It was disappointing to lose three and half minutes in stage 12 but under the circumstances I don’t know how I didn’t lose more time. The next morning, Alvaro Pino made the call in our team meeting. He had given the situation a lot of thought during the night and knew what we were up against. If it was clear at any point in stage 13 that I couldn’t climb with the leaders than I had to stop. I almost couldn’t believe what I was hearing him saying. But Alvaro is a logical man who cares an awful lot about his riders, and would never put them in a situation that would compromise them or their future. He was firm with his direction. Little did I know, he had spoken with Kristopher who had told him my back was, well, to put it politely, “bad”.

After the second Col, I knew I was cooked. The peloton was riding tempo and I couldn’t push the pedals hard enough to stay in contact. With a heart rate probably under 120, I was having trouble staying in contact with the peloton. I was like a battery-powered toy on its last leg. I was going as fast as I could with the power I had left in me, but it was barely half of my potential.

So I drifted back to Alvaro and without much of a word he gave me the signal to stop. So on a flat section of the course I made my rounds through the bunch and wished my teammates the best. Leaving these guys in the heat of the battle is one of the hardest things I’ve ever had to do.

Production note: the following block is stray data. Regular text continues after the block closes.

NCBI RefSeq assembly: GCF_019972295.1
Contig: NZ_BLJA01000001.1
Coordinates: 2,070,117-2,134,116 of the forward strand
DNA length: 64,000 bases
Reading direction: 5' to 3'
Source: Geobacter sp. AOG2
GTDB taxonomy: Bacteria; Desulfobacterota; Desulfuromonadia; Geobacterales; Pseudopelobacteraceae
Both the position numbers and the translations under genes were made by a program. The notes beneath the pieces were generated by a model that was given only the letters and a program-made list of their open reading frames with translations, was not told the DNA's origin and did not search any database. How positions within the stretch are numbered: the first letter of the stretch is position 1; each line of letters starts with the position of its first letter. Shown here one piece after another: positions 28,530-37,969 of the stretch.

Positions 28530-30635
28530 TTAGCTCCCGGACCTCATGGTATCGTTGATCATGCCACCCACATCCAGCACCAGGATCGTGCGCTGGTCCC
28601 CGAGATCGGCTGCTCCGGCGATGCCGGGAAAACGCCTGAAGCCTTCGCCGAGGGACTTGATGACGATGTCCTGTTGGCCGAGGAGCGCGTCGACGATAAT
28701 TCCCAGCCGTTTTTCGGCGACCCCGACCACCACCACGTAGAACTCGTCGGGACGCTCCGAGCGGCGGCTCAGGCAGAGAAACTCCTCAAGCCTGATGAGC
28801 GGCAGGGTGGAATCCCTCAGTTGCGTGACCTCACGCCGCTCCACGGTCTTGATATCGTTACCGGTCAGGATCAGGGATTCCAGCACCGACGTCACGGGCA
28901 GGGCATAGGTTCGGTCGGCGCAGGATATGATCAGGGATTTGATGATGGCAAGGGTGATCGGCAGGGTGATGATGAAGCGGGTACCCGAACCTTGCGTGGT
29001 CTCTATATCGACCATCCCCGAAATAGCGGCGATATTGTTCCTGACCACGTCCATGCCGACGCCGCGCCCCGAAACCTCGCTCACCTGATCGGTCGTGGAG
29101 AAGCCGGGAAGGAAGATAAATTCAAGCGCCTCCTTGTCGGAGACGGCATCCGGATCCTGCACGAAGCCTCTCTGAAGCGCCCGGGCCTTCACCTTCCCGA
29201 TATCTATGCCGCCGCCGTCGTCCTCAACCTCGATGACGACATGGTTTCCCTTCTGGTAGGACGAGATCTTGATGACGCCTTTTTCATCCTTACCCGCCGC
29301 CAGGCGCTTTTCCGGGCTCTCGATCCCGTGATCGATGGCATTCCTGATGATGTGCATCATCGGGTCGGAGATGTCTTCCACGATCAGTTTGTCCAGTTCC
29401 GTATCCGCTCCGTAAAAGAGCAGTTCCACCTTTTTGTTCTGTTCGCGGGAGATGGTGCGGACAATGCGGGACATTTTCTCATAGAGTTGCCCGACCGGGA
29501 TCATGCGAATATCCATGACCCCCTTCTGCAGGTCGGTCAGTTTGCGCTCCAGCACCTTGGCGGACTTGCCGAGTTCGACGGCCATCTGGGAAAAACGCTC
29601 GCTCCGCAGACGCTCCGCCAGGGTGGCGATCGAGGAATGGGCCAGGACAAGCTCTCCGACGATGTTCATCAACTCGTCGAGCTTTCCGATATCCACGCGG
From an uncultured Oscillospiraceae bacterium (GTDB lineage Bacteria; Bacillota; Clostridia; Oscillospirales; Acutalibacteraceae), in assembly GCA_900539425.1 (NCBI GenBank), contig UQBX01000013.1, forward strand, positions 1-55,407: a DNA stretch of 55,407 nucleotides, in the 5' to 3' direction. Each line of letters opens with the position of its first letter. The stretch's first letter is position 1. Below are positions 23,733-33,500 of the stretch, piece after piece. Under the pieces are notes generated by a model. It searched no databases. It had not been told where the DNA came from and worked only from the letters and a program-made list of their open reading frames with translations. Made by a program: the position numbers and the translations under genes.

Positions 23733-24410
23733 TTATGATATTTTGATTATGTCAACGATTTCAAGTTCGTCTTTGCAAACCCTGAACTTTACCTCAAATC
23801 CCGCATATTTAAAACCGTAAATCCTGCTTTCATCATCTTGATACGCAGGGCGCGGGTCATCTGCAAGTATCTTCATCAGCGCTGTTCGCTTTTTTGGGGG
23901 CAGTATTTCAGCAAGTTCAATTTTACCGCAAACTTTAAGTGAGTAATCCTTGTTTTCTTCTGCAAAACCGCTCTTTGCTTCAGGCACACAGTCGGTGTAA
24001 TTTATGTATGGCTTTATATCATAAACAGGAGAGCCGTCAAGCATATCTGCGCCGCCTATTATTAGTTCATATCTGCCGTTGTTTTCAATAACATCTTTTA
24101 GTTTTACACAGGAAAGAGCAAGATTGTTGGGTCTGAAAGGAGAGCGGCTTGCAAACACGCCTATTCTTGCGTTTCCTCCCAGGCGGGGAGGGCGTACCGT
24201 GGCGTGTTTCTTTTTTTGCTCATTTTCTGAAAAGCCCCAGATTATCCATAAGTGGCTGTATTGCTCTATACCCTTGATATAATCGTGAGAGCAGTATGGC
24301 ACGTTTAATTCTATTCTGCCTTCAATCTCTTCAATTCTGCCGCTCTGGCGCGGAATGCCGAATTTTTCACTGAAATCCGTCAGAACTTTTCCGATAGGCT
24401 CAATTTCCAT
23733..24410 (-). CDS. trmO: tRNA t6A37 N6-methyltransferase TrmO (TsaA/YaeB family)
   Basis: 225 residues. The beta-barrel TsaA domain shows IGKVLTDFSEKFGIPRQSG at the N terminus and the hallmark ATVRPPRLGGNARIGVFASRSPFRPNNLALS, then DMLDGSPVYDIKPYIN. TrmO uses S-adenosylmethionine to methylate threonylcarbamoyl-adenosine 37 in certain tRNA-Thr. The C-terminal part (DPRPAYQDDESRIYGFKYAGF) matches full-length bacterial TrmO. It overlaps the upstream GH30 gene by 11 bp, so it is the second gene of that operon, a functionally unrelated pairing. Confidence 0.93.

There is no way to explain how much this team means to me, or what those eight guys had done for me leading up to the Tour and at the race itself. I know we arrived in Liege with the strongest team in the race. What we overcame in the team time trial to finish second proved that. Without five mechanicals, I think we would have been able to show the world just how ready we were to fight a good fight.

But sometimes things happen that are out of your control that keep your goals beyond reach. I feel like I arrived at the Tour de France last year and this year in the best shape possible and ready to take on the challenges ahead. But fate is a lousy negotiator and sometimes you have to take the hands you are dealt.

This is a crazy injury. One that I cannot control or overcome just by willing myself to do so. I would take the pain of two broken collarbones over this any day – and keep riding if I could. But something has come unplugged. So it’s time to rest and start thinking about the races up the road. I’m hoping to be well enough to still compete in Athens. And there’s always the Vuelta to consider. But first things first, which for now is recovery.

Coming off of the emotional stress of losing Tugboat, the disappointment of abandoning the Tour is in perspective. I know there will be another Tour de France next year. And I’m already looking forward to it.

But this year’s race is not over, and team Phonak is going to be going hard straight through to Paris. I spoke to Nicolas Jalabert last night after his long day in the breakaway and his impressive second place and he said “Man, I tried so hard to win for you today.”

This kind of loyalty and friendship means the world to me. All things considered I’m a very lucky guy. My wife and I will be heading to Paris this weekend to cheer the boys home. It’s a moment I’m looking forward to.

I’ll be back with more thoughts about the Tour in the coming days. And I will also share some of my stories about my final days and experiences with Tugboat as well.

Thanks for your support and thanks for reading.



Tyler Hamilton, a member of the Phonak Hearing systems professional cycling team, is a regular contributor to VeloNews and VeloNews.com. In addition to a thriving cycling career, Hamilton is also the founder of The TylerHamilton Foundation. The foundation’s mission is to provide opportunityand access for individuals affected by multiple sclerosis and aspiringyoung athletes with a passion for cycling.